Energy Market Update April 2022

Our Shipley Energy Commercial Solutions Team is excited to share with you the April Energy Market Update to keep you informed on trends, weather, and other factors impacting the energy market.

Watch Our Market Update Video – Presented by Ron Martin

The war on Ukraine continues to disrupt global energy markets and new factors like shutdowns in China and insufficient natural gas storage in the US is causing even more disruption. Dozens of major Chinese cities are in full or partial lockdown causing lower demand and reduced supply from Russia.

In late April, Russia banned fuel exports to Poland and Bulgaria. This action prompted further discussion for the European Union to ban more Russian oil imports and has been a positive driver of oil prices. Wild swings in the oil markets are forecasted to continue.

Natural gas continues to surge and is currently sitting 114% higher than it was January 1st. Temperatures in the west aren’t expected to warm up until mid-to-late May, causing an above-average demand for natural gas this time of year. Natural gas storage inventories are 21% less than the same period last year.

In the electricity segment, April saw new 13-year highs for the PJM grid. The forward 12-month curve increased 41% to 10.02 cents per kilowatt hour. Pre-covid rates are no longer a reasonable standard to compare today’s prices to. The team at Shipley Energy advises customers to budget for higher energy costs because the factors contributing to a bullish energy market are not going away anytime soon.

Additional Points

  • The latest reports show that current coal production is sold out through the end of the year with no new expected supply to come online.
  • NG also faces similar issues with an inability to ramp up production in the near term.
  • PA is poised to enter RGGI which would raise production costs for in state coal around $10-15/MWh and NG around $6-8/MWh according to EBW News.  But there is a chance this is overturned by the winner of the election later this year. Because of these factors weather will likely have an even larger than normal impact going into this summer.

 

 

Petroleum Market Update

Oil prices continue to be affected by the war on Ukraine but a new factor, shutdowns in China, poses new problems. There are concerns about whether Chinese oil demand will remain strong in 2022. Some analysts are calling the lack of demand in China a temporary setback for oil prices. Saying that the variants that are causing the mass shutdowns will pass and production will go back to normal. However, only time will tell.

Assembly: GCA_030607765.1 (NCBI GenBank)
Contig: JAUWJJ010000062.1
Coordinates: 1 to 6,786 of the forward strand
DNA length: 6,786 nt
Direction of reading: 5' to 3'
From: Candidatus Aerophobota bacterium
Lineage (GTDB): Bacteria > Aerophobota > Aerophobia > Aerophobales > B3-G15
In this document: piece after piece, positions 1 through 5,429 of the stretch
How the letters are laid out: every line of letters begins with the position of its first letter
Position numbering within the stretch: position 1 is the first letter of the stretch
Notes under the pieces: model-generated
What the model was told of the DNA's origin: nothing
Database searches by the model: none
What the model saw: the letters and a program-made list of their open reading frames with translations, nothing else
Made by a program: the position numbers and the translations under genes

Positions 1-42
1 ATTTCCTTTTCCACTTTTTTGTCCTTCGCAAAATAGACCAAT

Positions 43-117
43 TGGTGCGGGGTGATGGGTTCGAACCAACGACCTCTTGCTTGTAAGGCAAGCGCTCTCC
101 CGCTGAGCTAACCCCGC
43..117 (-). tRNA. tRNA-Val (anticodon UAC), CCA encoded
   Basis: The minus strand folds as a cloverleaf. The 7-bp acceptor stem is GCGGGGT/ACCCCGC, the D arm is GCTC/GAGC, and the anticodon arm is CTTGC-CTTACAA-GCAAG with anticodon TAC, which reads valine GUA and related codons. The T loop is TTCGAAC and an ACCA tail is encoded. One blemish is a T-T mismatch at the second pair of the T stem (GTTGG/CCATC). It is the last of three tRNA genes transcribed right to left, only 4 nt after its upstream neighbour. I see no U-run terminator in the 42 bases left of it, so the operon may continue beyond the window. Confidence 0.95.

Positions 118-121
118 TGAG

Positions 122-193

From a more long-term view, what’s going on in Russia is far more serious. Russia’s move to stop fuel exports to Poland and Bulgaria is pushing the European Union to increase discussion on banning more oil imports from Russia. JPMorgan Chase warned that if the EU acts too quickly to ban Russian oil, it will displace more than 4 million barrels per day, which could drive prices to as high as $185 per barrel.

US oil giants like Exxon, Total, and BP are leaving Russia, and stranding their assets. These factors equate to a long-term, systemic problem with production in Russia, which could ultimately lead to 3 million barrels of oil a day coming off the market. This is a very big deal for long-term prices.

Watch the petroleum market update video on YouTube.

 

Key Points

  • US and global distillate supplies remain VERY tight stoking historic volatility in futures prices.
  • Parabolic price swings causing a “volatility trap” in front and near term futures prices reducing liquidity and open interest which further exacerbates violent price swings.
  • This front month volatility is causing sustained historic backwardation beyond what has ever been seen before in modern times, pulling wholesale and retail basis with it.
  • Russian crude production already seen waning due to war in Ukraine, with imminent European Russian oil embargo looming.
  • US continue to export diesel and other middle distillates to areas of the world commanding higher prices further crimping domestic supplies.
  • Gasoline supplies to come into focus as most refineries are pointed towards yielding more distillates, restricting available gasoline, especially in the northeast as supplies wane.
  • Crude oil to remain rangebound near term and supported at $95-$114 per barrel, as lockdowns in China, global crude Strategic Petroleum Reserves releases, and Federal Reserve induced economic slowdowns remain.
  • OPEC+ is sticking with their original plan.
  • JCPOA nuclear deal and sanctions with Iran shelved.
  • Inflation is still at 40+ year highs with no relief in sight while food and energy commodities pricing remaining elevated.

Action Advice:

Volatility for refined products and other commodities to remain sky-high. Producers, traders, and market participants have continued to decrease with unprecedented market backwardation and volatility further decreasing any incentive to carry product inter-month if not managed correctly. The feedback loop for this month remains. Higher backwardation, lowers liquidity, increases volatility and elevates basis. As stated all year we do not expect the volatility to abate for the balance of 2022 and expect the back months to continue to “roll up” to meet prompt month price levels. Barring any economic collapse or deep recession or complete reversal in OPEC policy we believe higher fuel costs are here to stay. We suggest reviewing new enhanced customized fixed and variable strategies with your sales advisors to help alleviate upside price risk.

 

 

Natural Gas Market Update

With inflation’s exaggerated effects on energy prices, we have seen significant increase in energy prices in the near term. The graph shows us that the price for natural gas for mid-’23 and forward has not risen like the nearer term prices have risen. If you need natural gas during this time period starting Spring ‘23, now would be a good time to lock in rates that are significantly better than the nearer term rates.

 

24 month natural gas futures pricing graph from Shipley Energy